For artist James Bridle, technology is the means of examining the invisible in social and political domains, such as the locations of drone strikes and the technical systems that mine our data. In his most recent project he reflects on citizenship—its relative fixity as well as its instability.
Sam Wisneski: In the past, you’ve written that the New Aesthetic seeks to make the invisible—insidious systems and assumptions we take for granted—visible. Would you say this guides most of your work?
James Bridle: Yes, but it’s also the part of my work that I have the biggest problem with, actually. In hindsight, it’s been the kind of a defining principle of it. I come from a technological background, and one of the things that learning tech does is teaches you to read the structures of things, to break them down and figure out how things are made. (It’s engineering, basically.) If you start to widen that a bit, you start to see it in everything, not just inside of technology, but inside of politics, too. And so, it seems necessary if you’re going to be representing stuff, to represent those things that lie behind it in some way. That turns out to be really useful, because once you apply that skill to one domain, you can start to apply it all over. Invisibility seems like such a built-in principle of our politics and technologies today—they’re kind of designed to disappear from sight. The critical job is to make them visible so that they can be articulated, discussed, and contextualized. The flip side is that I’m not sure it’s working; that’s what I’m trying to figure out at the moment.
SW: How did you decide what to talk about today?
JB: This conference has gone in various interesting directions. After yesterday morning, I was like, “What am I doing here? This seems quite focused on the business of criticism.” There was a bit more critical discussion in the keynote yesterday afternoon that sort of opened it up to the questions of “Why do we have art criticism?” and “What are we doing here?”
I thought some of the talks this morning addressed really serious issues, so I’m going to desperately try to pull a few of those things together. I don’t know if I’ll be at all successful at doing this—at trying to bridge a gap between them. “How do we do criticism today?” — that was essentially the question that was raised by the keynote. “What is it that we’re looking at and how do we articulate it?” Figuring that out seems like part of what critics do and get paid for, which was the question yesterday. Equally, we need to address the sorts of issues that were raised by the speakers this morning. All of those seem part and parcel to the same debate and discussion. Ultimately, I didn’t want to talk about my work because I talk about my work all the time, and I don’t want to just talk about my personal journey. But at the same time, my work is how I think through these things.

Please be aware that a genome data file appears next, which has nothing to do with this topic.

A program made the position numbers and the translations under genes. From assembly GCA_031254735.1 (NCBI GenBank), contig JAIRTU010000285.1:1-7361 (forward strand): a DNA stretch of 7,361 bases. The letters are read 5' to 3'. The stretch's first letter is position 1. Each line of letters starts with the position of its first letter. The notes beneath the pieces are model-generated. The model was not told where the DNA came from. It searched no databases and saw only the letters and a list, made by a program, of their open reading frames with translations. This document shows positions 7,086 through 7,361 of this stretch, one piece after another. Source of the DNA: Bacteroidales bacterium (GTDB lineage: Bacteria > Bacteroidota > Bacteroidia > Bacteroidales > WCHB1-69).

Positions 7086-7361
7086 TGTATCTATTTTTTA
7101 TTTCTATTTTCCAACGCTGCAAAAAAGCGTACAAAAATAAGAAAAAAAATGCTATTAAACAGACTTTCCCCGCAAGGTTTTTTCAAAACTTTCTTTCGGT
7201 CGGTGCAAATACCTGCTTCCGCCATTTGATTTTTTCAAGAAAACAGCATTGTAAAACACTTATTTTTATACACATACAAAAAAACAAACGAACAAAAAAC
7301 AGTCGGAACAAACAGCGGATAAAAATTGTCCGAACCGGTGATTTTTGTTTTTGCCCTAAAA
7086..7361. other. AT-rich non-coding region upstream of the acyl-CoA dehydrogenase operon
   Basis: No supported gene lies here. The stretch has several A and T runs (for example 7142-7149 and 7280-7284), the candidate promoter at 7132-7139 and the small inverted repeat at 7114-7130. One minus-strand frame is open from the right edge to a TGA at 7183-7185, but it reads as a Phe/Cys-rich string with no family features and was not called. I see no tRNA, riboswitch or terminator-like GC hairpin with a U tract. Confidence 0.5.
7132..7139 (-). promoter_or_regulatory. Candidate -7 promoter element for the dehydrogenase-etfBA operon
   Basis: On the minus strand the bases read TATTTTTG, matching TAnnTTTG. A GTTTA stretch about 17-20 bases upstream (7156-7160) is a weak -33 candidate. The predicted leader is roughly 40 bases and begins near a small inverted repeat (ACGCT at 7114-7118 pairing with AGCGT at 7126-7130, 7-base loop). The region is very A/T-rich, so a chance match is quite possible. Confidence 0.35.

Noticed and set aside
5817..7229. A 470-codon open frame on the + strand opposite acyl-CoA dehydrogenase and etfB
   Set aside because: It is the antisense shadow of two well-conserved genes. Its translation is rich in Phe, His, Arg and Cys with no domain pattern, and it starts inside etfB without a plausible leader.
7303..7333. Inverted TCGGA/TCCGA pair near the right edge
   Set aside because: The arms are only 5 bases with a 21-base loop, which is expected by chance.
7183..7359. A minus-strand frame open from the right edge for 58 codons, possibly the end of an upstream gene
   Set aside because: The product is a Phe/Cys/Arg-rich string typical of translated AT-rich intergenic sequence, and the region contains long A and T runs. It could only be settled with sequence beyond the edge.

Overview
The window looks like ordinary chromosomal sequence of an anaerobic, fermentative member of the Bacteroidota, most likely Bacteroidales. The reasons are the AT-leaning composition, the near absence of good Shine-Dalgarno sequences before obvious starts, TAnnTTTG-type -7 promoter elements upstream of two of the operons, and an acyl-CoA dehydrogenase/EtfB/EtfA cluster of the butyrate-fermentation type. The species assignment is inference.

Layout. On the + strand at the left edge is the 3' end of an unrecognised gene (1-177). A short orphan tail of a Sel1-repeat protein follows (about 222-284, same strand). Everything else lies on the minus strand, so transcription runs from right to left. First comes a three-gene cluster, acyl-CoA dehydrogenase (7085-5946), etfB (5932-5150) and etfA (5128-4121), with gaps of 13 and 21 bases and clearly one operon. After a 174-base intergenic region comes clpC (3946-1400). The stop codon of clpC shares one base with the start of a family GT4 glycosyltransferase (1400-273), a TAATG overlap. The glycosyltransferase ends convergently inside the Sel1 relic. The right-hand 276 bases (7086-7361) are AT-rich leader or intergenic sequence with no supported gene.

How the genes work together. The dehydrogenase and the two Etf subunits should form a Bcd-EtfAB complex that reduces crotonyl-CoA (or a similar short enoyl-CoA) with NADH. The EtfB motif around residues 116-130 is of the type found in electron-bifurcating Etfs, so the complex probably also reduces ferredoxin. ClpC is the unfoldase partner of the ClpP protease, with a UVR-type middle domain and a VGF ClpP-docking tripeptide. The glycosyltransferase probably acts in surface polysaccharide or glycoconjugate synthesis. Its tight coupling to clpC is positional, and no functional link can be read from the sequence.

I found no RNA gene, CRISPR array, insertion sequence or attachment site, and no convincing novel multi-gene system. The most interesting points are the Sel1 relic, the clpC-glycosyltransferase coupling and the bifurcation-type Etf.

SW: Speaking of your work, do you want to talk about your new project Citizen-Ex?
JB: I’ve become really interested in citizenship. The thing about this visibility/invisibility thing is that it assumes these things are fixed categories, that there is something here that will magically make it visible and magically make it okay. But that denies the underlying precarity of these situations. “Citizen-Ex” is based on quite a materialist analysis of the Internet. It talks about the physical installations of these things and that whole discourse, because that’s a useful way of bringing it to bear on other things that feel fixed—like serious laws and human rights issues and stuff like this.
By taking this and then building an algorithmic citizenship concept out of it, the project points, hopefully, to the instability and gets across the fact that these things are unstable but also kind of controllable—at the moment they’re being controlled and dictated by corporate power, political power, state power… If we were to understand them on different terms, we might actually have some parallel understanding of that instability.
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